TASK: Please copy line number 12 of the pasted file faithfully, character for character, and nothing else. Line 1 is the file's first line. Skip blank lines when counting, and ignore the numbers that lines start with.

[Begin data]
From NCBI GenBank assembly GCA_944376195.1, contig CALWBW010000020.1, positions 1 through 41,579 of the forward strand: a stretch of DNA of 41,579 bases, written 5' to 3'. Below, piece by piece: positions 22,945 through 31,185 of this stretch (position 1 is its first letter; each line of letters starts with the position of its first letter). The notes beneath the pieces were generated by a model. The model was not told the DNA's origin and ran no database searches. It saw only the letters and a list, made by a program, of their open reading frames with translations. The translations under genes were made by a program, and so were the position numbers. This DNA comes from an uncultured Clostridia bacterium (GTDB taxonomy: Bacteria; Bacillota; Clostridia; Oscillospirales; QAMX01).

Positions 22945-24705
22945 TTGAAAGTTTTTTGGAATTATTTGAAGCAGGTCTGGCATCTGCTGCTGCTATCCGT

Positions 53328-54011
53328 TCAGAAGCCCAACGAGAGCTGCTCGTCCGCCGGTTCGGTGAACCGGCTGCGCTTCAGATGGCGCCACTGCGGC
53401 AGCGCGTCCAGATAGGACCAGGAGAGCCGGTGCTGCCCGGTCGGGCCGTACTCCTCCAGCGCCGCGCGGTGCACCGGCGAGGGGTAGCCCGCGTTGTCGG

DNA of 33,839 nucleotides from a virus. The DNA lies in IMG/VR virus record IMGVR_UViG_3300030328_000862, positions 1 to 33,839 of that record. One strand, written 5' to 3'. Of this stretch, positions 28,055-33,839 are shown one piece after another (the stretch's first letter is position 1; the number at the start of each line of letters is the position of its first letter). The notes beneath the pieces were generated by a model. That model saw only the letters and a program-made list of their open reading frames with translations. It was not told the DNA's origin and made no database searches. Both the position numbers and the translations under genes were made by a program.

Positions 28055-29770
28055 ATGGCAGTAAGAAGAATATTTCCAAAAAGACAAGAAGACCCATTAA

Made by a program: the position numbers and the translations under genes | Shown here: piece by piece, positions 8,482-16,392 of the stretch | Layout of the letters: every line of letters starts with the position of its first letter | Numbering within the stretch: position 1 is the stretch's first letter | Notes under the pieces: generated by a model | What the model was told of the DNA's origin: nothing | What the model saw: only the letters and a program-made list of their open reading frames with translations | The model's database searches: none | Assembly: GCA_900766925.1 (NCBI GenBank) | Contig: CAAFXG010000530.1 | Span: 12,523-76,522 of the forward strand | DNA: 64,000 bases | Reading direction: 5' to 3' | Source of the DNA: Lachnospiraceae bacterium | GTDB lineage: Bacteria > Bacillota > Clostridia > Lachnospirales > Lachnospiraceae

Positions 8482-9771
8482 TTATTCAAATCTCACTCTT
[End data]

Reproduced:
8482 TTATTCAAATCTCACTCTT